One of the most common questions from employers is: Is there something we need to do when we terminate an H-1 employee? The Immigration Service’s regulations only require one thing: written notice to USCIS regarding the date of termination.
Unfortunately, the Department of Labor (DOL) takes a much more complicated approach to this issue. DOL requires not only the written notice to USCIS but also the “bona fide” termination of the employment. In this context, “bona fide” termination is a term of art and has a very distinct meaning. To DOL, the obligation of the employer to compensate the H-1 ex-employee until the “bona fide” termination takes full effect. So, what does a “bona fide” termination require?
We know the first step in this termination process is the written notice to CIS. But DOL also requires an offer for “return transportation” to the ex-employee’s place of residence. This offer to pay for this must be written and provable. It is not enough to simply ask the ex-employee how much a plane ticket will cost and write a check, even with a letter explain what the check is for. In that situation the employer may well be paying the ex-employee but that does not mean he/she is actually leaving the US. It is best to ask for the date of departure and actually by a ticket for that date. If the ex-employee then decides to remain in the US, the ticket can be refunded and you will have proof of the purchase to satisfy this legal requirement.
There is another wrinkle to this issue that may become important. In some cases, the written notice and/or offer of payment for return transportation may be delayed. In that situation DOL has ruled that if the ex-employee accepts employment with another US employer, the obligation to continue wage payments ends. However, in a recent decision, DOL clarified that it is not enough to prove the ex-employee is at this point employed; the ex-employer must also prove the ex-employee has obtained a “change of employer” determination from CIS. It is easy to see how difficult this might be in reality. First, unless the ex-employee voluntarily gives the ex-employer the change of employer notice, there is no procedure available to obtain it. Second, even if a procedure were to exist it would takes weeks if not months.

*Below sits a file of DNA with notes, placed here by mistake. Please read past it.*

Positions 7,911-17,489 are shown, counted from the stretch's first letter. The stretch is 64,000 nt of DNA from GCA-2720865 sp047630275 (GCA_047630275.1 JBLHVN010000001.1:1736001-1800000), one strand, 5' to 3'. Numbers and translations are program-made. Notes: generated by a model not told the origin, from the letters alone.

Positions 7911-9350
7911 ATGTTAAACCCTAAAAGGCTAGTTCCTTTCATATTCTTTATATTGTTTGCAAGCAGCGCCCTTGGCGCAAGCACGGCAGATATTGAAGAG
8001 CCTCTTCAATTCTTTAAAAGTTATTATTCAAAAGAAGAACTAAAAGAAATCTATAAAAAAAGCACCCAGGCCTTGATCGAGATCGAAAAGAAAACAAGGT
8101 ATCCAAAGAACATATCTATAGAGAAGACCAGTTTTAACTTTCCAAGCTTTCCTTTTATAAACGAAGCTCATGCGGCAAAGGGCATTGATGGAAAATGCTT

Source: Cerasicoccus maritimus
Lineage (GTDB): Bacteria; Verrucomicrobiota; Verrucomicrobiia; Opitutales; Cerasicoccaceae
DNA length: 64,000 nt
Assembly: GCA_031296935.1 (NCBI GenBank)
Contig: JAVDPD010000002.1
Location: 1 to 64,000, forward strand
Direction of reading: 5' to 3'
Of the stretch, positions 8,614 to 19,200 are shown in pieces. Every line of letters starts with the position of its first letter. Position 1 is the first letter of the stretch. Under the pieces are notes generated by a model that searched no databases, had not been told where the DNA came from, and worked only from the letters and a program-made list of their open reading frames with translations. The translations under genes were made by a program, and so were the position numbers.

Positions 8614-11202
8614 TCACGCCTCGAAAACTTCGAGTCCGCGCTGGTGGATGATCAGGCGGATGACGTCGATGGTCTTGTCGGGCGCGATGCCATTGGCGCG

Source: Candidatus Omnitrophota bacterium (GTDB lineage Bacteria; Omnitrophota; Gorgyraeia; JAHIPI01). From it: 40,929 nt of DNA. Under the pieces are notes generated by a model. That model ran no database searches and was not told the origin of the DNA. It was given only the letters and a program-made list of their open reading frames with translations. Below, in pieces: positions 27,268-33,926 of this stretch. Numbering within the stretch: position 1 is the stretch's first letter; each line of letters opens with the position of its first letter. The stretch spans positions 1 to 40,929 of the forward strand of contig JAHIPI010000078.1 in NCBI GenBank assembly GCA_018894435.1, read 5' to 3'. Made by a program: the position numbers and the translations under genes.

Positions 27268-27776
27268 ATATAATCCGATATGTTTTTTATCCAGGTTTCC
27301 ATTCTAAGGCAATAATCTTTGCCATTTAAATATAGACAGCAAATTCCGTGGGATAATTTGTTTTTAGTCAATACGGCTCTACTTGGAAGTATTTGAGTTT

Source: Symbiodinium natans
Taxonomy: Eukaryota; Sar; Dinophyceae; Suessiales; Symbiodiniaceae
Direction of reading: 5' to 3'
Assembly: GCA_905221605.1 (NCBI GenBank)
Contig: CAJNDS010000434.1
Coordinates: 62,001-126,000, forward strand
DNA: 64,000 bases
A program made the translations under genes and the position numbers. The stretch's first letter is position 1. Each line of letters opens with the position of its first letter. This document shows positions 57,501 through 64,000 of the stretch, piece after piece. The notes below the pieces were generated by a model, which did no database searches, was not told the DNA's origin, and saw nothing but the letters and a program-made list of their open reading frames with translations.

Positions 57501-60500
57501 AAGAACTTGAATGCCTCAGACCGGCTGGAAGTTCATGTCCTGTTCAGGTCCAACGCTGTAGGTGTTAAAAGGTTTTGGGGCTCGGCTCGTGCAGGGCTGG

The importance of this recent ruling is that the ex-employer should send the written notice of termination to CIS immediately upon termination. And the offer of return transportation (either a written offer signed by the ex-employee or purchasing a ticket) should also happen immediately on termination. It is not best practice to rely on the ex-employee to obtain new employment in the US because the proof of the change of employer will be almost impossible to obtain. And the obligation to pay compensation continues as that process drags on.
Employers need to make sure they follow these termination steps when an H-1 employee is let go, regardless of the reason. If there are questions, consult with a Board Certified Immigration Attorney.
David Swaim & Associates, P.C.